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3 Secrets To Enjoying Basil All Winter


I don’t want my basil to die. I love basil. Fresh basil leaves go into pasta, salads, and sandwiches. I want to enjoy this herb all year long. However, almost all basil is an annual herb that is going to flower and die. It also has trouble making it through winter. African Blue Basil is a perennial basil that makes it through winter in warmer climates. There are over 20 different types of basil for cooking, and you can find them here. If you love basil as much as me, below are three tips to help you enjoy basil all winter long.

Freeze Basil For The Winter

Freezer bags, olive oil, and basil are all you need for a simple way to store basil for the winter. Place about 3 cups of basil in the freezer bag and drizzle with a tablespoon of oil. Try to get some oil on all the leaves. Add another bunch of basil to the bag, drizzle with more oil and then squeeze the air out of the bag and freeze. When you need basil in the winter, you can just break a little off in the bag and you will be ready to go. Perfect for soups all winter long.

Many basil lovers like to chop basil, mix it with a little oil and freeze it in ice cube trays. What is funny about this is not too many people have ice cube trays anymore.

Dry Basil For The Winter

There is still plenty of time to air dry your basil. Drying takes only about a week. Merely harvest the basil mid-morning. Remove the leaves from the stems. Wash the leaves and dry them with a paper towel. Then gather them in bunches and wrap the stems with a twist tie. Hang them upside down for a week or two and then break the leaves off the stems into an airtight container and you will have dried basil for the winter. Basil lasts this way for about a year.

Bring Your Plants Indoors For The Winter

Basil plants start getting black spots on their leaves when the temperature at night starts dropping below 50 degrees F. Basil plants also require six to eight hours of sun. Basil grows indoors satisfactorily under standard fluorescent lamps, and exceptionally well under high output fluorescent grow lights, compact fluorescent, or high-intensity discharge (metal halide or high-pressure sodium) plant growing lights.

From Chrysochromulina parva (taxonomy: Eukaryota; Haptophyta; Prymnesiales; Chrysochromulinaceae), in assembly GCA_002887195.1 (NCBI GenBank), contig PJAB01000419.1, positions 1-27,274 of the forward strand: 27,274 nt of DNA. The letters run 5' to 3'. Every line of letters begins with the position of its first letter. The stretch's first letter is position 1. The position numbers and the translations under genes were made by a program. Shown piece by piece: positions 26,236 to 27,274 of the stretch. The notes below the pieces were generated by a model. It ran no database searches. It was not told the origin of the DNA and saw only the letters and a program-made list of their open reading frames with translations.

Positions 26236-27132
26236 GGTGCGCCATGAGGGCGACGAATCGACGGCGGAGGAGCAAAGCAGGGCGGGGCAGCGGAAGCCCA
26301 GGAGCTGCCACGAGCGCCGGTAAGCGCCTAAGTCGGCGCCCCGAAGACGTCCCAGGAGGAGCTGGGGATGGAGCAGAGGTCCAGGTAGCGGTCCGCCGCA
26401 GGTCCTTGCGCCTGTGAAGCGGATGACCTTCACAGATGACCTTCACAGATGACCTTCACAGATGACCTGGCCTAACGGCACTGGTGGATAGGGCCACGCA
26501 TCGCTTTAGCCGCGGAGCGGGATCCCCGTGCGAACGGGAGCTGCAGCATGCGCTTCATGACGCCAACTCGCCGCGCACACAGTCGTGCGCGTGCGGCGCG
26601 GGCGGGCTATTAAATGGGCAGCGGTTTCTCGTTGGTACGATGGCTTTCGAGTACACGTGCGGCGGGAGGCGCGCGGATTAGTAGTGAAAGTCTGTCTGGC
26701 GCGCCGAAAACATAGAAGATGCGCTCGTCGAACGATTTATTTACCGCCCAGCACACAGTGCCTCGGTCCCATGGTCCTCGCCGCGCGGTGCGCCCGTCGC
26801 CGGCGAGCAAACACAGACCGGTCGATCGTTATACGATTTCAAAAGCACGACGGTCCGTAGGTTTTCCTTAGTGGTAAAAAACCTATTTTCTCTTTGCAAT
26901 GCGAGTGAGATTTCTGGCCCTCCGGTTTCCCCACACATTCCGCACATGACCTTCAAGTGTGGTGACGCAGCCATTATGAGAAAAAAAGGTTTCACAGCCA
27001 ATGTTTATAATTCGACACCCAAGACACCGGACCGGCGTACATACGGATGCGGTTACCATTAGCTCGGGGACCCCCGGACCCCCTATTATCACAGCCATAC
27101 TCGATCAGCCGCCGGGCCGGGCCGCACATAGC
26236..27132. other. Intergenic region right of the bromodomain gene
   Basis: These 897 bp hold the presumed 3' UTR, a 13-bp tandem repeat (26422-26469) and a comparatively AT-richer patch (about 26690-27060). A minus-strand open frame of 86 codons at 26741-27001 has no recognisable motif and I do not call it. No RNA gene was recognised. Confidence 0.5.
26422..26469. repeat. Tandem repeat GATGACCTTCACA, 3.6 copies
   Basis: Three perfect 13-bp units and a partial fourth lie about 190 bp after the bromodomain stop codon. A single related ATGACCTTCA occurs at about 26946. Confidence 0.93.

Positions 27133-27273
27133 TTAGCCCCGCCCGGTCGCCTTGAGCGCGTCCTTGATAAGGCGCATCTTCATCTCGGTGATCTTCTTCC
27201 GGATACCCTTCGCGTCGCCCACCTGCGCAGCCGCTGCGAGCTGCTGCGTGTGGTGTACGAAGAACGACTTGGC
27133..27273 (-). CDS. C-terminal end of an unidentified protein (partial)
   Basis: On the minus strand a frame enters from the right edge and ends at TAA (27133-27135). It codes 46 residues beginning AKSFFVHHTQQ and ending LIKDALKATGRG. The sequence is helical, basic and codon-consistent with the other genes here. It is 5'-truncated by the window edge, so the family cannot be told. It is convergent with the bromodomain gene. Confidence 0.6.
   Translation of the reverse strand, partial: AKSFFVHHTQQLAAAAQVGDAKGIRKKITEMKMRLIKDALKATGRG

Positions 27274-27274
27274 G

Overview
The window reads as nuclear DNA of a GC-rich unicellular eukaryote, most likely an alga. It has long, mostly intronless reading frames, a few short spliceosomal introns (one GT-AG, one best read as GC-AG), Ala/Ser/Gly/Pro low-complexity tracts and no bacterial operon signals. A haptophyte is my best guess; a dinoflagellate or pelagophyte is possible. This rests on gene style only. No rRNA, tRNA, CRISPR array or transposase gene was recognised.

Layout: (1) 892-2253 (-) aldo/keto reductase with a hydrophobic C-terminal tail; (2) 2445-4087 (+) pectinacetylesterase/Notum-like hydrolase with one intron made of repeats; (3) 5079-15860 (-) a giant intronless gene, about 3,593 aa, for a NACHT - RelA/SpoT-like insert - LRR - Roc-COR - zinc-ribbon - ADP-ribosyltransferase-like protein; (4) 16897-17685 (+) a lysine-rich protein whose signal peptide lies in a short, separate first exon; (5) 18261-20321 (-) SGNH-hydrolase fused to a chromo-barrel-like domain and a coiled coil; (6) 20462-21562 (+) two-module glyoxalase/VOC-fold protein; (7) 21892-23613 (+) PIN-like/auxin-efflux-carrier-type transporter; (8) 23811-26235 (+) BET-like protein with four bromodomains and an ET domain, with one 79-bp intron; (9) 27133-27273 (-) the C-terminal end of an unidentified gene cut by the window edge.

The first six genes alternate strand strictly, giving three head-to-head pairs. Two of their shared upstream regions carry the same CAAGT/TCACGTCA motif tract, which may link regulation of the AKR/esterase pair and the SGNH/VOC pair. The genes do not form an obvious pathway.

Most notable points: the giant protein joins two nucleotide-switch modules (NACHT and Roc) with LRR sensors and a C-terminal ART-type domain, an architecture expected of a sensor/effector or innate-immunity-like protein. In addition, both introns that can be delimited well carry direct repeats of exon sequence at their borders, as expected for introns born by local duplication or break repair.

Keep standard fluorescent lamps between 2 and 4 inches from the tops of the plants, high output and compact fluorescents approximately one foot above the plants, and HID lights between 2 and 4 feet above the plants, depending on wattage. You should start by running your lights for 14 hours per day.

You can easily enjoy basil all winter long using one of these three methods or maybe try all three and see which one works best for your level of effort and love of basil. Either way, there is no reason to sit inside all winter dreaming about spring and your next taste of basil.

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Richard Restuccia

Richard is a water management evangelist. He believes passionately in water efficiency and sees the financial and social benefits far too often to keep a secret. Richard is a spokesperson at industry events and on the Hill to provide direction and insight on landscape water management best practices. Richard puts his words into action through service on various boards and committees. He served on the Irrigation Association’s Board of Directors. Richard also writes for other publications and is an award winning contributor to Lawn & Landscape Magazine. In 2014 his efforts were recognized with a “Leadership in Landscape” award. He has a great interest in the supply of clean water for people in developing countries and as an outdoorsman, spends his free time running, swimming and surfing.

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